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Ag News | June 22, 2017

Ag News Roundup

In today’s Ag News Roundup, genetics linked to air pollution, northwest beef heading back to China, irrigation efficiency to save money, researchers develop edible food wrap, and another wolf pack kills livestock in Washington state.

OSU Finds Genetic Link to Air Pollution and Defects

Researchers at Oregon State University have found that zebrafish exposed to benzopyrene, a chemical associated with air pollution, can pass physical and behavioral deficits to their descendants through heritable chromosome changes. The study suggests that exposure to carcinogens can affect generations, even if they were not exposed themselves.

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U.S. Beef Heading Back to China

The U.S. Department of Agriculture has reached an agreement with Chinese officials to allow U.S. beef exports. The announcement will bring a return of northwest beef exports to China since 2003 when China put a ban on U.S. beef imports. Prior to the ban, the U.S. supplies 70 percent of the country’s beef.

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Irrigation Efficiency Gets a Boost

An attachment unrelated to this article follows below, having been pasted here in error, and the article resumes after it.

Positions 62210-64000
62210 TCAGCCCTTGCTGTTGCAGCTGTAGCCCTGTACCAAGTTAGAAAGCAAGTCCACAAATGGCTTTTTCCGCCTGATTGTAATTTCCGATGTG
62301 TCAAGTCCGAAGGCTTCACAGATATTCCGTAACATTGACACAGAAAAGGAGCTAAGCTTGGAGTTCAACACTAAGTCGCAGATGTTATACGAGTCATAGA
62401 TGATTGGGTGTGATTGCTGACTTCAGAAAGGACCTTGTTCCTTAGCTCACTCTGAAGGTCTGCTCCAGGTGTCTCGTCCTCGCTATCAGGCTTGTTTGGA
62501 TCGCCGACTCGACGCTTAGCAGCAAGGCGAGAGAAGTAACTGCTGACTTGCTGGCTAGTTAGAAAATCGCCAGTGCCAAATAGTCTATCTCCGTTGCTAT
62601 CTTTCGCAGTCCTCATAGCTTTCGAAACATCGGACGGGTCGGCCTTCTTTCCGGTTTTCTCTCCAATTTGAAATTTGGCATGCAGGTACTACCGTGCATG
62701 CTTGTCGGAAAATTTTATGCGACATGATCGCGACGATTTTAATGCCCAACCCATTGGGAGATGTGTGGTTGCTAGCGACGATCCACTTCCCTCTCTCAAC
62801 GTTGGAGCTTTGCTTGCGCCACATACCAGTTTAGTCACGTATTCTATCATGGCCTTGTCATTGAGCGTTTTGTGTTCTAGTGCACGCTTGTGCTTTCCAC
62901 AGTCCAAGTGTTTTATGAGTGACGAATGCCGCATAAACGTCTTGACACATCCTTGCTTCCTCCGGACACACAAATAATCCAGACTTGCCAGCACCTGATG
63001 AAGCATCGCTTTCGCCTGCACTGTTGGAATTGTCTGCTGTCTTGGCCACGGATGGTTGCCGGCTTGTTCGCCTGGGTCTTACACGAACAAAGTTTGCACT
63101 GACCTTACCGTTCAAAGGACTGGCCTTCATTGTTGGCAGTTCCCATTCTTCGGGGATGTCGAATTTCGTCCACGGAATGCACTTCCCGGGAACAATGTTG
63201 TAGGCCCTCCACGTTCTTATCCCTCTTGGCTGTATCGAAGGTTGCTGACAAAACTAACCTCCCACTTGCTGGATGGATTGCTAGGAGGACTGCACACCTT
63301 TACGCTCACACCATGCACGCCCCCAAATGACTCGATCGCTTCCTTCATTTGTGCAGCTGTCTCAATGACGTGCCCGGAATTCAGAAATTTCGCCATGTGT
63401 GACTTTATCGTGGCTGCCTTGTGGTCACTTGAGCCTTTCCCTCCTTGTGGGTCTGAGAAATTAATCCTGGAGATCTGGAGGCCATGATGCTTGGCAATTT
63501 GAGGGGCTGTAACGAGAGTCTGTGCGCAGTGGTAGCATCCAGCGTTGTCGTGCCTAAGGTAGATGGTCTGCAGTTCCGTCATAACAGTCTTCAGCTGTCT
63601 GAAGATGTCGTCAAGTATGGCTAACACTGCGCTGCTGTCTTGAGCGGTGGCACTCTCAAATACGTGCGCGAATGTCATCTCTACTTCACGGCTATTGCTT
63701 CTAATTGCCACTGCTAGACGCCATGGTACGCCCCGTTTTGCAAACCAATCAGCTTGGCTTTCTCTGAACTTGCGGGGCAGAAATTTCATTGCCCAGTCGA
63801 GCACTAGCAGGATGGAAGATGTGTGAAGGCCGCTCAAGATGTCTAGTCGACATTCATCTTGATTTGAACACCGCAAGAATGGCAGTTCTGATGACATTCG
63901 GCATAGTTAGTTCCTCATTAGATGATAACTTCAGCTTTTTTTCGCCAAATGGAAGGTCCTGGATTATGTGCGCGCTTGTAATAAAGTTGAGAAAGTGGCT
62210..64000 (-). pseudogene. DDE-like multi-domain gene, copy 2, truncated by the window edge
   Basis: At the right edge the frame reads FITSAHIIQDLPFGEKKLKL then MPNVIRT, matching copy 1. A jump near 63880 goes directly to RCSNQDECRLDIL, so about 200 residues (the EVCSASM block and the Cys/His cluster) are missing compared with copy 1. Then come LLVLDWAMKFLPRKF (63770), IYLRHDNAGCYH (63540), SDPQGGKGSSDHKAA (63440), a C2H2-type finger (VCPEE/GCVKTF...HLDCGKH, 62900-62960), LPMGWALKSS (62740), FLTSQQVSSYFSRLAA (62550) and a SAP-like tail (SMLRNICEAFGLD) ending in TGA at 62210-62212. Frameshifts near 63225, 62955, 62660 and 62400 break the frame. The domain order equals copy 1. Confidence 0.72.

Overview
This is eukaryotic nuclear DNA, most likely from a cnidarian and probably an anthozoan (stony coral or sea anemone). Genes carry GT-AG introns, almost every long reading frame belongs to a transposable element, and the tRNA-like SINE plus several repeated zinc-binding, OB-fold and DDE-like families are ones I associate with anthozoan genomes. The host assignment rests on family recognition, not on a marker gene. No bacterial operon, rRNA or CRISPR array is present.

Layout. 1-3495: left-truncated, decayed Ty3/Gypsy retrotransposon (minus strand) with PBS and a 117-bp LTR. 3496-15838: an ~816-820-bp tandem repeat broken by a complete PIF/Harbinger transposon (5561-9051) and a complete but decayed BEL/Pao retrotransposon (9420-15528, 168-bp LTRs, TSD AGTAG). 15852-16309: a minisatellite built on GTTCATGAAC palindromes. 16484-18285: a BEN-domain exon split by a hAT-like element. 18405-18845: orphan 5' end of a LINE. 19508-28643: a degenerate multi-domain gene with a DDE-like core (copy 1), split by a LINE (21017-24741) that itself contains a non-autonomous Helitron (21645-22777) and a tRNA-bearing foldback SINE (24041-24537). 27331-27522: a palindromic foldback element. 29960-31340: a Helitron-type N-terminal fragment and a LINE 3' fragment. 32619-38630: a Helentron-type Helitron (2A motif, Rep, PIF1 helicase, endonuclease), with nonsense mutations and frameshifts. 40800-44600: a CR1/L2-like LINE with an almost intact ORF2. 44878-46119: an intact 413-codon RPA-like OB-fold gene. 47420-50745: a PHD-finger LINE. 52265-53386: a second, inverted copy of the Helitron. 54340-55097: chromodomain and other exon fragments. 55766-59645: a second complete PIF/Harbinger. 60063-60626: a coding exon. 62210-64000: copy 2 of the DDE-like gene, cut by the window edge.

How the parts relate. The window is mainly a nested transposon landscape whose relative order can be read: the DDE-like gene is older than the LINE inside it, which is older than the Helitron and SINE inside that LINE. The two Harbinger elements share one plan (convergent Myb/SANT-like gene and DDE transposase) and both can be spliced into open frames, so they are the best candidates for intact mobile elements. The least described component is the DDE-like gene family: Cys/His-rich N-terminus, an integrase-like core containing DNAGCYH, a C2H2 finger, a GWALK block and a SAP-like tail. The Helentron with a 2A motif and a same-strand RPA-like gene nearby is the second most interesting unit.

For nine landowners between Heppner and Lexington, Oregon, a new gravity-fed irrigation pipeline will help save water and electricity. The pipeline is going in along a nine-mile stretch of Willow Creek after years of planning and design. The water will help efficiently irrigate pasture as well as crops.

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Researchers Develop Edible Food Wrap

Oregon State University researchers have developed a water-resistant, antimicrobial, and edible plastic-like wrap that can be used to extend the life of meats, cheeses, and vegetables. The film, which is similar to plastic wrap, is made from a fiber found in crab and shrimp shells as well as materials extracted from wood pulp. The plastic-like material can inhibit bacteria growth and protect against moisture.

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Sherman Wolf Pack Kills Calf in Northeast Washington

The Washington Department of Fish and Wildlife has determined that the Sherman wolf pack, rather than the Profanity Peak pack, is to blame for killing a calf in northeast Washington. Department policy states that a pack must be culled when it attacks livestock more than three times in 30 days. This is the first attack by the Sherman pack.

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